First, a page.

Warning – Some of you may find this post triggering.
There is a Twitter account called Everyday Sexism, which I’ve been following for the last couple of months. Until today that is.
Various friends had been retweeting their stuff and it looked interesting. A chance to call out people/companies for lazy stereotyping, rubbish ad campaigns and so on. I duly got following and found it thought provoking. In the last few weeks, they’ve been encouraging their followers to report tales of sexual harassment/assault and tales of workplace sexism using various hashtags. It has been shocking, shocking stuff. The most awful stories of abuse, of victim blaming and of absolute rank sexism. It has been non-stop and I have reached the point where I can’t take any more of it, for a few different reasons.
It’s profoundly depressing stuff. At its worse there are tales of men publically masturbating over women, sexual assault, groping and an overuse of the word rape (it’s a joke word now, apparently) that I find repugnant. I applaud the bravery of the women who are sharing these stories and I share their anger at our criminal justice system which seems unable to deal with the perpetrators. I don’t want to read about it with the frequency I have been. For me, Twitter is a fun place, where I keep in touch with friends and occasionally learn some new things.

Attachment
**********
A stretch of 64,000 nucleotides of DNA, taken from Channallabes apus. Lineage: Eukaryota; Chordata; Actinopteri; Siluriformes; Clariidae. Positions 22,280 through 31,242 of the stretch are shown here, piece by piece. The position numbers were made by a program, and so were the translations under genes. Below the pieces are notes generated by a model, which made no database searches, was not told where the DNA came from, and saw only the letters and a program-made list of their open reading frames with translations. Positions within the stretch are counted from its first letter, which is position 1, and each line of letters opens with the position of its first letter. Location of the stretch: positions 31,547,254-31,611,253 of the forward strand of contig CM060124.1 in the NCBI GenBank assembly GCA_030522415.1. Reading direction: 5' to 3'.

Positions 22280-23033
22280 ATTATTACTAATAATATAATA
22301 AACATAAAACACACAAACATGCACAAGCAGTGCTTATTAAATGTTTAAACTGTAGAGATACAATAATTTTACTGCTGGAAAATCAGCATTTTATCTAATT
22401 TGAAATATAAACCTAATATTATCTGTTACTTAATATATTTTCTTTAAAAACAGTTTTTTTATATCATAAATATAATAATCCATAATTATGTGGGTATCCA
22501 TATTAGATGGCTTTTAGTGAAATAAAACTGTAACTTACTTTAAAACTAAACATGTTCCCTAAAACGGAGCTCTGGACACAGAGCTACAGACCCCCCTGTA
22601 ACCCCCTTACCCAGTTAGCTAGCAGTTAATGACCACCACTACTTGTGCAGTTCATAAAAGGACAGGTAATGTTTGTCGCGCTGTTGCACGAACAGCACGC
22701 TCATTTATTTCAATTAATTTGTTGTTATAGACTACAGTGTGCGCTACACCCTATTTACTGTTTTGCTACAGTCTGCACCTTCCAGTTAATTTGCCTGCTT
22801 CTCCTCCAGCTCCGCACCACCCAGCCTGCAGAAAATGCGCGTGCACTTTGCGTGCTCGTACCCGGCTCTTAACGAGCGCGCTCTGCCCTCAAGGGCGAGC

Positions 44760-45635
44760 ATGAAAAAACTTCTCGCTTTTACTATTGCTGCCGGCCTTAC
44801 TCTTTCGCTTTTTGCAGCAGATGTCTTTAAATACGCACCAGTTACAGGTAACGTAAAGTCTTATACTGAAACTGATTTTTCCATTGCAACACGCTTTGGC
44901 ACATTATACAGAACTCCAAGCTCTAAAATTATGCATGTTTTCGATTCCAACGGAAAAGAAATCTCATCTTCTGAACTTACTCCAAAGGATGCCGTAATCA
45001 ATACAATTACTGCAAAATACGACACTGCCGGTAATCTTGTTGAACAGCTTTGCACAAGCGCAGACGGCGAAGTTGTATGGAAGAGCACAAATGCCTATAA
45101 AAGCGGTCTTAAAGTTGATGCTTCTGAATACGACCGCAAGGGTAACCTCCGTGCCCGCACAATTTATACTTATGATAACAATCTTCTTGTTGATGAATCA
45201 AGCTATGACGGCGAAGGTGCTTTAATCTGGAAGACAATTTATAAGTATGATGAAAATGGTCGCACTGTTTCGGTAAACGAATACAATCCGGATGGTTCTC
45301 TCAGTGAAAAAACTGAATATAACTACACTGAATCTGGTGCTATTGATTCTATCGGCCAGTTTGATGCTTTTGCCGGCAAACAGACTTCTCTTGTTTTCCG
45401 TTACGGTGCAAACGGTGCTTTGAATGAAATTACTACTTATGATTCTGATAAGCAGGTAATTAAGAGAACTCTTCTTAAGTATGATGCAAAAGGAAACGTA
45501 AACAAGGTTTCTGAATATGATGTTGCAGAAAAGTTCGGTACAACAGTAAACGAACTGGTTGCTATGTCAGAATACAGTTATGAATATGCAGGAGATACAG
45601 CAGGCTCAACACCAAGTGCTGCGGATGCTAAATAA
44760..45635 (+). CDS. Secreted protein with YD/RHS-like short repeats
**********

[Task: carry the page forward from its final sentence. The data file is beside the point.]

I have been lucky enough to never find myself in the position some of these women have found themselves in. Sure, I’ve come across my fair share of drunken arseholes, but generally they’ve been ignored and that has been that. A number of the stories have related to abuse doled out to women while they’ve been walking alone or out for a run. I run solo a fair bit of the time and I cannot tell you the number of times I have walked home, alone, at night. In Glasgow , in Dundee, in Aberdeen . Previously, I haven’t given it a thought, but in the last few weeks, the experiences I have been reading about have been lurking in the back of my mind and I won’t have it. These are my streets; I have every right to be there. I don’t feel scared, I won’t feel scared and I will not have that taken away from me.
I’m probably most nervous about this next bit. I find myself rolling my eyes at some of the stories – ticket collector called the two males passengers ‘sir’ and called me ‘darling’, for example. Honestly? In the grand scheme of things, that is the fight you are picking? I call people darling, pet, honey, sweetheart, m’dear, quine, hen, whatever, all the time. Maybe it bugs the life out of them (speak now or forever hold your peace) maybe it doesn’t. Does this make me a bad feminist? Am I not showing the requisite solidarity with my sisters? Should I be birching myself while reading aloud from The Female Eunuch? I don’t know. What I do know is – as far as I am concerned – there are bigger fights to be fought and focusing on things like this just fuels the misogynist view that we’re all a bunch of complaining wimmin who should just learn to take a compliment/be at home with the kids anyway.
Maybe this all makes you think less of me, maybe you think more of me. The end result is the same – I am no longer following this Twitter account. However, if you think it would be of interest to you, you can check them out @EverydaySexism or www.everydaysexism.com